The ride to Oaxaca was fantastic. Through desert valleys and massive plants of agave and other cactus species. But by the time we we rode closer to Oaxaca the dark and brooding clouds were familiar. And the chill in the air offered another hint. It was just a matter of time until the sky opened up and dumped on me once again. We are so close to the center of Oaxaca. But it couldn’t wait. The sky opened up and poured the heaviest and nastiest downpour of the trip. We pulled into a tiny shop wherein just behind the counter and cash register was te one room home for the family running this five and dime sort of store. Called aborretes, you see them every where in Mexico. Usually a mishmash of a collection of salty goods, sweet goods, beverages and whatever is unique to the locale’s tastebuds. The three of us crowded into the tiny 100 square foot store. I bought a grape soda and a bag of chips. Rent. In 20 minutes the rain subsided. Only to pick up again, though lighter, 10 minutes down the road.
With more than a quarter million residents, Oaxaca is one of the largest cities in Mexico I’ve stopped at during my month long oddysey through this great country. The downtown historic district was named a UNESCO World Heritage Site in 1997. While so close to my home in California, my experience with Mexico had till now had been in Baja California and a brief stint to Sonora and Chihuahua in 2003. Now south of Mexico City, I have tasted more of Mexico that simply Corona’s and tacos. Oaxaca is a handicraft and perhaps the modern art capital of Mexico. World-reknowned Oaxacano artist Francisco Toledo lives here and once home to one of Mexico’s most famous artists, Rufino Tamayo, there are world-class museums and exciting galleries. If it weren’t for my lengthy trip and over-packed motorcycle I wouldv’e added to my visual and functional art collection from my travels. I guess Oaxaca will have to wait for my return.
The city center is surrounded by a number of colonial buildings and the zocolo is punctuated by a baroque cathedral which started in the mid-1500’s but wasn’t completed until the 1800’s after a number of earthquakes stalled construction. Just off the zocolo I spent several days just wandering Calle Alcala, a cobblestone street closed to vehicular traffic past a number of cafés, galleries, museums until it reaches a shady plaza and then perhaps the crown jewel of historical Oaxaca the Iglesia de Santa Domingo. Featuring a baroque facade and thick walls, necessary due to Oaxaca’s earthquake-prone proximity, it was built between 1570 and 1608 for the city’s Domincan monastery.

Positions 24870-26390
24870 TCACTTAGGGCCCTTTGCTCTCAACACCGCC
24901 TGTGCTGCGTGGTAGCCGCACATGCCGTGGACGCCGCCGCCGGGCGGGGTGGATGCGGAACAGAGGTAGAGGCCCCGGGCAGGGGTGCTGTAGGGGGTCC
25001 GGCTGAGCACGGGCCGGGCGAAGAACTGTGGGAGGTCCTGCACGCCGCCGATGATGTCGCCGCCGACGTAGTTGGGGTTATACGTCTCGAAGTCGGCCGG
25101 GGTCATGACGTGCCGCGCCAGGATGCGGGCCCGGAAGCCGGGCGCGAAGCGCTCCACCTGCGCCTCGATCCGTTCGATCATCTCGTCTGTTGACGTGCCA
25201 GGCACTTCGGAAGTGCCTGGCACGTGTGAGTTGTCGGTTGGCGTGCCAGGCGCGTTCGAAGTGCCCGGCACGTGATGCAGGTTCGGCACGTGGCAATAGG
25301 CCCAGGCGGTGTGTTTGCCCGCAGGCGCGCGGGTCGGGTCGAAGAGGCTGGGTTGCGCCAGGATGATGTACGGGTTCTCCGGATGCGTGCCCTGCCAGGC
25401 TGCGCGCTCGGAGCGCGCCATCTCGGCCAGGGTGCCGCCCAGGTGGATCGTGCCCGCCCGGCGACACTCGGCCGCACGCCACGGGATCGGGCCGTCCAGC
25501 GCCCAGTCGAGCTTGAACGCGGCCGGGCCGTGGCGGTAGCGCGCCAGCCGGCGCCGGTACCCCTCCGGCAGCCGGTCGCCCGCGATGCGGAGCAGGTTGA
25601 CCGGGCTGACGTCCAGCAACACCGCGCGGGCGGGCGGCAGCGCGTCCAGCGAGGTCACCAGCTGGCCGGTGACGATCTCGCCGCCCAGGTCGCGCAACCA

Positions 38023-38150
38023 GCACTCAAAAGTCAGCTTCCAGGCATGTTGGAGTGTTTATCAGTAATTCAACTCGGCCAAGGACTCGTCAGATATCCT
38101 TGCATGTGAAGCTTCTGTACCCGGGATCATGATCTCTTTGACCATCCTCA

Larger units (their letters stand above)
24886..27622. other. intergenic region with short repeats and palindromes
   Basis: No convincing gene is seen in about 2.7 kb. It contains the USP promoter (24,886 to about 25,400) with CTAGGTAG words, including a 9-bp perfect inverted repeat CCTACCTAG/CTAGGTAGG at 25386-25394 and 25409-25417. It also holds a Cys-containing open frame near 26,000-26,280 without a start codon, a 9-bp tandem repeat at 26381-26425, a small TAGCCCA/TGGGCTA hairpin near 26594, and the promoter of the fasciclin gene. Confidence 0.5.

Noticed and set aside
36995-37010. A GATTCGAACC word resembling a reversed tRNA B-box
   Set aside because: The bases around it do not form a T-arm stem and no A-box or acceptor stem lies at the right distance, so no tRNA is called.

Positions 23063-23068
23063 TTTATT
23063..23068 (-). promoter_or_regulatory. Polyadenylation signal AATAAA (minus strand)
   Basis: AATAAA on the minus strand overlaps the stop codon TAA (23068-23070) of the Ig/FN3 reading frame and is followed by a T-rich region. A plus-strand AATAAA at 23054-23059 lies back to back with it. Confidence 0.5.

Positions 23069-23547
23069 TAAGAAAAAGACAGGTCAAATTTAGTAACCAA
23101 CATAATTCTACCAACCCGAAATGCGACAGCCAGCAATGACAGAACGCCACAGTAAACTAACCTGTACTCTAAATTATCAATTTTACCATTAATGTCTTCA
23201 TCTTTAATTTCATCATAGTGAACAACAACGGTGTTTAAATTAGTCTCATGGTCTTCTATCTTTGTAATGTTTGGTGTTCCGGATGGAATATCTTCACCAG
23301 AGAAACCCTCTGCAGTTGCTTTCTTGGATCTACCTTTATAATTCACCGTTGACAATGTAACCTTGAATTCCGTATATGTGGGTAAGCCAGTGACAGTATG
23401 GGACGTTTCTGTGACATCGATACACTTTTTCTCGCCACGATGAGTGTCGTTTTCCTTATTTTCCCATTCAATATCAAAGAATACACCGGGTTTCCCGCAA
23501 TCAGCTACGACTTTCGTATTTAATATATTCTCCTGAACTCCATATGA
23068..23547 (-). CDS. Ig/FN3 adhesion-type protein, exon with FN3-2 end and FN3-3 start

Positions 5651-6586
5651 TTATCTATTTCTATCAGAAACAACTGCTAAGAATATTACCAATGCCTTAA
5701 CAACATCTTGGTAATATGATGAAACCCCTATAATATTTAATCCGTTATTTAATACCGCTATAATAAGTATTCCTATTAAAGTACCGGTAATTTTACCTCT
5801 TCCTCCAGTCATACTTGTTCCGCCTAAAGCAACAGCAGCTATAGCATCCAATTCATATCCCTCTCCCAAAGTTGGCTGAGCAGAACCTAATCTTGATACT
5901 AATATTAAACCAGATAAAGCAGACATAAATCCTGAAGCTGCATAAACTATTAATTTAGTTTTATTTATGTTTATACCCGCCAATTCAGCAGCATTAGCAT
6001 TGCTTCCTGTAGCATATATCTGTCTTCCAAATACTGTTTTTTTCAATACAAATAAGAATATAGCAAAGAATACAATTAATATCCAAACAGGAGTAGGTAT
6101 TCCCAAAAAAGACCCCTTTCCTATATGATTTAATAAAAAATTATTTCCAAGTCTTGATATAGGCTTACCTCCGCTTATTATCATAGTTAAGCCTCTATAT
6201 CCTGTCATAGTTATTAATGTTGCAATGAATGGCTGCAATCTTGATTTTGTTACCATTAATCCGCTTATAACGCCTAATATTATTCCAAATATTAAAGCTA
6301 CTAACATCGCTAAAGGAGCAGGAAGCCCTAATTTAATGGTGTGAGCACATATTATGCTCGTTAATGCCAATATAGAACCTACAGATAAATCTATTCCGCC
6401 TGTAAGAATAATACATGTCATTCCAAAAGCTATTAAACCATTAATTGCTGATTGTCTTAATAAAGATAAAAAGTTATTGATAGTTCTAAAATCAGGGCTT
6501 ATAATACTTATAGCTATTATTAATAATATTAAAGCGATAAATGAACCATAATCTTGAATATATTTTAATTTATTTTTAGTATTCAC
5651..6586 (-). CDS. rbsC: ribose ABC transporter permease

While Oaxaca may be famous for its handicrafts, contempoary artists and cosmopolitan scene, it has the honor of being the birthplace of arguably one of Mexico’s greatest and unequivocal heroes, Benito Juarez. Actually born in a small mountain village, his indigenous Zapotec parents died when he was three and at the age of 12 with only a pocketful of Spanish words in his vocabulary he walked to Oaxaca where a bookbinder recognized his potential and gave Juarez a job in his home. He studied for the priesthood but blew it off in favor of local politics. As such, he climbed the ladder of the Oaxaca political scene from city council, to state governement to governor of the state of Oaxaca. He served as president of Mexico for four terms, but not continuously. Conservatives had him exiled from Mexico in 1853 but he returned during the 1855 Revolution and became justice minister in the new liberal government. His Juarez Law, the first of the Reform laws that ultimately provoked the war of the Reform between 1858-1861, transferred the trials of soldiers and priests charged with civil crimes to ordinary civil courts and south to break the power of the Catholic Church. He also was responsible for making primary education free and compulsory. It’s no wonder I keep seeing his name in virtually every city, town or pueblo I’ve traveled or stayed in: street names, schools, public buildings, airports and plazas. To Mexican’s he’s a hero not unlike Abraham Lincoln is to US citizens.
In Oaxaca we find an inexpensive hotel that has a a double bed and a set of bunk beds, perfect for the three muskateers on GS’s traveling through Mexico. If you find yourself in Oaxaca you can stay at Hotel Vallarta on Diaz Ordez between Truano and Las Casas. It’s nothing fancy. But it’s clean, a great location and a good value.
Photos: (1) three musketeers’ bikes; (2) preparations for dias de los muertos (3&4) two views of the classic Santa Domingo cathedral; ((4) pleasant streets of historic colonial Oaxaca (5) another colonial period church with massive walls in the centro historico of Oaxaca, Mexico